Gable roofs are one of the most common roof structures, so common that it tends to be the only roof structure that children use when drawing a house. It consists of two sloping sides sloping in opposite directions and come together at a ridge, giving it a distinct triangular shape or an upside down V.
The pitch of the roof can differ greatly as well as the height of the gutters. For example in places with heavy rain it may have a steeper pitch to help with the water drainage, where as other places that have high winds or heavy snow the pitch may be shallow to prevent avalanches and damage.
Below we will run through what the advantages, disadvantages and what is needed to build a gable roof structure.
Types of Gable Roofs
Front Gable: A front gable roof structure is one that is recognised when you draw a house for a stick man family. The roof is placed at the entrance of the building where the gable will be central to the entrance and pointing to the road or entryway.
Side Gable: Side gables are exactly like a front gable roofs with it having two equal panels pitched at an angle with them both meeting at the ridge however, the difference being it’s positioning on the building itself.
Unlike a front gable where the triangular section / ends of a gable appears above the entrance, a side gable shows the roofs surface at the entrance and the triangle section at the side. The triangular sections can be left open or left enclosed to be a boxed gable roof.
Another simple way to explain a side gable is to take a front gable and turn it 90° and voila, you have a side gable.
Cross Gable: As it refers to in it’s name, this roof structure is shaped like a cross. It consists of two gable roof sections that connect together at the right angle. The two ridges tends to be 90° degrees of each other.
You tend to find this type of structure on Tudor houses. It is a great structure to use if the building has separate wings. For example a house you may find the entrance to the property to have a front gable that may be the hallway to the home and then a side gable that consists of the other rooms such as kitchen, bedrooms, bathrooms etc.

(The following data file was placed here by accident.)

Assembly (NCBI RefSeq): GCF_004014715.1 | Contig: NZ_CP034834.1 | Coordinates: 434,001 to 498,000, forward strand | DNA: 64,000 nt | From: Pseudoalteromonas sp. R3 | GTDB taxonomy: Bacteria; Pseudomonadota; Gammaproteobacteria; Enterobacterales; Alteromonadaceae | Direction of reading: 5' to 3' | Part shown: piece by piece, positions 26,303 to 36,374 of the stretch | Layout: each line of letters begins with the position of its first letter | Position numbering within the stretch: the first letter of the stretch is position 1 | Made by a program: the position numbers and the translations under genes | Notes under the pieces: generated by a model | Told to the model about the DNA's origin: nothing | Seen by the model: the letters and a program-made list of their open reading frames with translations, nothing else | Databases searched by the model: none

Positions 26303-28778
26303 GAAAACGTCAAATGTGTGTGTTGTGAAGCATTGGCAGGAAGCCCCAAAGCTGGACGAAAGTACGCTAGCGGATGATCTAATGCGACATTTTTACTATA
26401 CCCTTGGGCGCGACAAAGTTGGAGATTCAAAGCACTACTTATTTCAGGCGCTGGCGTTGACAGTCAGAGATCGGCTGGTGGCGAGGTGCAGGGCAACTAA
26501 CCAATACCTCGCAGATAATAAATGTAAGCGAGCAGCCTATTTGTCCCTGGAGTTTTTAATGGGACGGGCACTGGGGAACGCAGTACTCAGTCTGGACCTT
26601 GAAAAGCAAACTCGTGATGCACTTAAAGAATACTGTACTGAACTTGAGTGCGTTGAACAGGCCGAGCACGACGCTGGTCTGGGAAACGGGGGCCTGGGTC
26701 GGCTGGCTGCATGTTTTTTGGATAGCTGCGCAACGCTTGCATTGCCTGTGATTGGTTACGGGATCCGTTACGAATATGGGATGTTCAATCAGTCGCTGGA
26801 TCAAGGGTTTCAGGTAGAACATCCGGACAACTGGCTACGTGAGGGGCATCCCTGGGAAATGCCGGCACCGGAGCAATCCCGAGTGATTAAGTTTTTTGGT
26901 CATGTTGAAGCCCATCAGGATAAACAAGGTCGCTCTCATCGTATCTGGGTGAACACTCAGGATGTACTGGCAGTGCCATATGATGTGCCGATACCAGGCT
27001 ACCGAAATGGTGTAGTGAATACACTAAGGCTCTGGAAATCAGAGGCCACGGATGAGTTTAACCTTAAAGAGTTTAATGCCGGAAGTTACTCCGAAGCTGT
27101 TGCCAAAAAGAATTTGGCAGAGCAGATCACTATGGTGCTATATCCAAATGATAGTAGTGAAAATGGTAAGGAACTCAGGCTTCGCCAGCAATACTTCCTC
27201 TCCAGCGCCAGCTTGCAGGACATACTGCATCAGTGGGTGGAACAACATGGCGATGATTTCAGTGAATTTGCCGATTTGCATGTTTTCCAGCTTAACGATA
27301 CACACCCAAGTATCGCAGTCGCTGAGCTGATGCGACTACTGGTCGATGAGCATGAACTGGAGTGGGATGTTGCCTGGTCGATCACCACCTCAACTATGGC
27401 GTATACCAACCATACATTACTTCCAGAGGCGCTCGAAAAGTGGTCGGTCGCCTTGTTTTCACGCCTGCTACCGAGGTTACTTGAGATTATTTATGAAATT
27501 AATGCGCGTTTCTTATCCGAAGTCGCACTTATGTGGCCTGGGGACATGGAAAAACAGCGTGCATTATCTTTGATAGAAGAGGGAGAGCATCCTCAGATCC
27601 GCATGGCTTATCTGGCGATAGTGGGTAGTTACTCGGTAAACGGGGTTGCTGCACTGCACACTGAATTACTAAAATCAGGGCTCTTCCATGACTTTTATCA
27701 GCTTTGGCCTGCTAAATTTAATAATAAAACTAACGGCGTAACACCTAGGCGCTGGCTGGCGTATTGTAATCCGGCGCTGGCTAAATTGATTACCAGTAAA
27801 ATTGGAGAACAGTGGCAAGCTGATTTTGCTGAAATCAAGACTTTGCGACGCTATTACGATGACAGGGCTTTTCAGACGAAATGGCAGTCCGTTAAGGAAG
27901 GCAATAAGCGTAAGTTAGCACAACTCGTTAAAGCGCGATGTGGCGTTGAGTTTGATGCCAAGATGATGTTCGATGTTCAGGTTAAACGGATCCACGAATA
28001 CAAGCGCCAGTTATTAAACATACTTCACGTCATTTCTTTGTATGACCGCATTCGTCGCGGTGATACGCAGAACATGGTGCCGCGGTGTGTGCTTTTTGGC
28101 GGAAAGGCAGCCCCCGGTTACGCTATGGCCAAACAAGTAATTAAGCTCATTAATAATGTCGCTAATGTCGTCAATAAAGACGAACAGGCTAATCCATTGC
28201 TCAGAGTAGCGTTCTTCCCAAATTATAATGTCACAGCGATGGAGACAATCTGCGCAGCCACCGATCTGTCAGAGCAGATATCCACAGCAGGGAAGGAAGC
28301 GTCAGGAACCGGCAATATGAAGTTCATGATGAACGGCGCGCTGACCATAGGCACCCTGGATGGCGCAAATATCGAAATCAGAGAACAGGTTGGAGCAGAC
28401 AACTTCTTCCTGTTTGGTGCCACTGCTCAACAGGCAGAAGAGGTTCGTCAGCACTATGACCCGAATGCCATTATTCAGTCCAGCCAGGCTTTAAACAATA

When it comes to cross gable roof structures the pitches, lengths or height may vary from each other however, in other instances it can be the same.
Dutch Gable Roof: A dutch gable is a gable roof but the sides are shaped of one or more curves and tend to find a pediment at the top. This tends to be found on properties to give it a decorative feel to it. This isn’t a modern structure, dutch gable roof arrived in Britain near the 16th century but dates back to the 14th century around Europe and the Netherlands.
This type of structure is found in many historic cities across Europe and most notably in the Netherlands.
The advantages of a Gable Roof
There are a vast amount of advantages of a Gable roof one of which being it is very inexpensive making it the most commonly occurring roof shapes in the world. The reason it is so inexpensive is because it’s simple design makes it easy to construct compared to more complex roof styles like the butterfly roof.
With gable roofs they provide more space underneath the roof due to it’s style. Again unlike other roof structures like butterfly roofs and flat roofs, the gable provides the space to have a loft or even another room that can be accessible with a stairway within the property.